At the intersection of faith and doubt
Tens of thousands gathered near Fatima, Portugal, on Oct. 13, 1917, to witness a miracle predicted by three shepherd children who’d had visions of the Virgin Mary. Some that day reported seeing a multicolored sun that danced in the sky. Others saw a spectacular rainbow, while still others saw nothing unusual. But skeptic and believer alike had traveled there for proof that their beliefs were true or false, for an end to the terrible loneliness of uncertainty.
This is the quest, the desire to resolve doubt, that drives Frank X. Gaspar’s exquisite new novel, “Stealing Fatima.’’
Father Manny Furtado’s parish in his childhood home of Provincetown is Our Lady of Fatima. A lovely and ornate statue of its namesake had once adorned the church, but years earlier, Manny and his close friend Sarafino, fueled by amphetamines and youthful rage, had stolen it. The next morning Sarafino shipped off to boot camp; Manny entered the Navy soon after; the friendship ended; and the statue, which disappeared from the place where the two stashed it, was never recovered.
Now, with the help of his sister Alzaida and devout parishioner Mariah, Manny is rebuilding the church as the vital center of gravity for the town’s Portuguese community, an anchor in a village where fishing boats are being repurposed to take tourists on whale watches, and condos are springing up everywhere to house affluent seasonal visitors.
He is not motivated so much by religious faith as by civic duty. Indeed, he is filled with doubt and has, for now, abandoned the Creed. “Jesus was not divine,’’ he thinks, “and God did not go around impregnating young girls as the Holy Spirit, and there was no virgin birth and no Holy Virgin. But there was God, still, and it was clear that He loved us, in some mysterious way.’’
Competent and engaged by day, Manny’s evenings are solitary and ritualized. He numbs his aching neck and shoulder (souvenirs of a plane crash he survived while in Vietnam) with painkillers and a tumbler of gin, and floating on a wave of intoxication, he records in lengthy, rambling journal entries his increasingly frantic quest to know God, including eventually the story of the visions at Fatima.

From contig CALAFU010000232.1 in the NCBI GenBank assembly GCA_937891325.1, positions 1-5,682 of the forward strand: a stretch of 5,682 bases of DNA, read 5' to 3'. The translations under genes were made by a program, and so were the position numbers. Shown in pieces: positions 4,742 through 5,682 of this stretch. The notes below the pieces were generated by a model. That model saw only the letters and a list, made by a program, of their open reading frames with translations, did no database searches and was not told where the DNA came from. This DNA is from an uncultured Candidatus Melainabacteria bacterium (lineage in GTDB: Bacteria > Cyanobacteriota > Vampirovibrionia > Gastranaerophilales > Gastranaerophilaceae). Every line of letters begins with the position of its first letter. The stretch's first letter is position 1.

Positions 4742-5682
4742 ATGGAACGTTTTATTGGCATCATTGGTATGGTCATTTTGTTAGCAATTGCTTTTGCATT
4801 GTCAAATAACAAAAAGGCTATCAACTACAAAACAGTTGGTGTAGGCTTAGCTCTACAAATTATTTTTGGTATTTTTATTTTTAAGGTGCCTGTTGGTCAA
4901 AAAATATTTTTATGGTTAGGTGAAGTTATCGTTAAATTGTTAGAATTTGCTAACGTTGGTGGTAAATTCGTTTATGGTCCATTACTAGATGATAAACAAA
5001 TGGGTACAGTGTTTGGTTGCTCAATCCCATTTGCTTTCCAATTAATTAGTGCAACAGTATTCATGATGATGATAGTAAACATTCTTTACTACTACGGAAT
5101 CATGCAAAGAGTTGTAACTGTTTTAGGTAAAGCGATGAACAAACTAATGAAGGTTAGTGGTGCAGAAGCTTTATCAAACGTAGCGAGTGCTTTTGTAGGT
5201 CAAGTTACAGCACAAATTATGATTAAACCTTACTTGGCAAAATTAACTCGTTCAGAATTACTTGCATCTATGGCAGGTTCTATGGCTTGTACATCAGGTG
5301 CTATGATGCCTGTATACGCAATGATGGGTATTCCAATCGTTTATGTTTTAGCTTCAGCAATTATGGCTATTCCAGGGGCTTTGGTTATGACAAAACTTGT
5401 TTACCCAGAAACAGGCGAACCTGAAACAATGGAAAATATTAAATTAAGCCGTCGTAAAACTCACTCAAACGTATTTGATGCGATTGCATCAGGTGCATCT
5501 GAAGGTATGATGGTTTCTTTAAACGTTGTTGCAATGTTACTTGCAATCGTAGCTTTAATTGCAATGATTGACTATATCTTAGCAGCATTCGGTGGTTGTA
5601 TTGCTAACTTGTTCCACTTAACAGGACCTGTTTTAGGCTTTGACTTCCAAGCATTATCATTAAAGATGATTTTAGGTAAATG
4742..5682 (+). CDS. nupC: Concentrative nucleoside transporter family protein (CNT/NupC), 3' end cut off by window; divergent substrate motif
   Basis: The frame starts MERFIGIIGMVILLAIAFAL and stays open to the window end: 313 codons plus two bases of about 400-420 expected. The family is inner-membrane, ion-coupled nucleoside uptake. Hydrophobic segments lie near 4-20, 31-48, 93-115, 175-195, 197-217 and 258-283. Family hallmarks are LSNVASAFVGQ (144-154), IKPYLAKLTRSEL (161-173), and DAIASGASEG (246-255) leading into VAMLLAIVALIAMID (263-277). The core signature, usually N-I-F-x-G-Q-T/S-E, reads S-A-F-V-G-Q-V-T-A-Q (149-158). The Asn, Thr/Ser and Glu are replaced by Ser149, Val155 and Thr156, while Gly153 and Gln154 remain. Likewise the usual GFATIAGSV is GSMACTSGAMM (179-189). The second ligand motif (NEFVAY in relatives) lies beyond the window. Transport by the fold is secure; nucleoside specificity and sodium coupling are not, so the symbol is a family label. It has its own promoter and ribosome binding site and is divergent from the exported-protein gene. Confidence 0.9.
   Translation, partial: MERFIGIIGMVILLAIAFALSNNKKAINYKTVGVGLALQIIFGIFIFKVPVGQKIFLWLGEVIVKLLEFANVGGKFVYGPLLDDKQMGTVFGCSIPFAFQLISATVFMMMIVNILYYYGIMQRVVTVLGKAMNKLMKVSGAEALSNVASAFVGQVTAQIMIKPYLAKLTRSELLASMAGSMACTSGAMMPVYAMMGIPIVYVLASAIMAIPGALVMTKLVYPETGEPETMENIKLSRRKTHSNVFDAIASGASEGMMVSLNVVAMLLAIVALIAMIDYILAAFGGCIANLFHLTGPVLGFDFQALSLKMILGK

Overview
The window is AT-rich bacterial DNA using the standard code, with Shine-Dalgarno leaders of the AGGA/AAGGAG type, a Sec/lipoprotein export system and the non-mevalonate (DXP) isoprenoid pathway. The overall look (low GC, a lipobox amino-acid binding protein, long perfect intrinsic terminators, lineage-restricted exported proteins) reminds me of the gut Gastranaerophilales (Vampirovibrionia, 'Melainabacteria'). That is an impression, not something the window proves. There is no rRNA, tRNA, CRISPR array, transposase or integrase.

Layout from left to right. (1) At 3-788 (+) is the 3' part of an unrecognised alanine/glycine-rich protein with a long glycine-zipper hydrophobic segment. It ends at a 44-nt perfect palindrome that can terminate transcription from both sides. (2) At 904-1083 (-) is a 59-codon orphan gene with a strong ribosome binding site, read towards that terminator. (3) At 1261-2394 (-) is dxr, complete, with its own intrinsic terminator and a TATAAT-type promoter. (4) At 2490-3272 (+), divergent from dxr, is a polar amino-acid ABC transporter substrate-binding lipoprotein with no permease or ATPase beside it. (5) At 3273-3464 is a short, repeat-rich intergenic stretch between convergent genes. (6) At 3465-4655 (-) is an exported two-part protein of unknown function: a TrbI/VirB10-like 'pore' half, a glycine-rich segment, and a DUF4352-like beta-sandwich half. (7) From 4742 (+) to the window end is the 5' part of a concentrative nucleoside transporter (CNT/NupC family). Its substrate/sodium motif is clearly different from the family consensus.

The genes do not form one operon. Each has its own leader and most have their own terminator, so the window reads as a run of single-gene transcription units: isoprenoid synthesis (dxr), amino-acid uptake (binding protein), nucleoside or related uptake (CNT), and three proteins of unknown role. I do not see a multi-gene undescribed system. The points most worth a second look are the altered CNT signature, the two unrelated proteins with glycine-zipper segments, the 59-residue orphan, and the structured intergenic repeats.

One night his routine is interrupted. Sarafino, long-absent from the town and believed by many to have died years earlier, breaks into the church. In violation of his parole, desperately ill in the final stages of AIDS, Sarafino has been seeing visions of the Virgin Mary and has come back to town to find and return the statue. He has visions; he believes in miracles; and his feverish faith disrupts Manny’s controlled routine.
But it also creates a conspiracy of both concealment and trust among the small group - Manny, Alzaida, her husband Tom, Mariah, and her lover Winslow - who harbor and nurse the dying fugitive. Secrets are revealed; old ghosts resuscitated; and the status quo cannot hold in what becomes a quest for faith and redemption by each one of them.
“Stealing Fatima’’ is far from a perfect book. Its pace is almost painfully slow, and a protagonist who is a cipher even to himself is initially unengaging. But Gaspar’s prose, with both its deliberation and moments of uncontainable joy, is like a soaring choral Mass. Independent of religious faith, skeptic and believer alike cannot help but be swept away by the beauty of the expression.
Julie Wittes Schlack is a Cambridge-based writer and facilitator of online communities.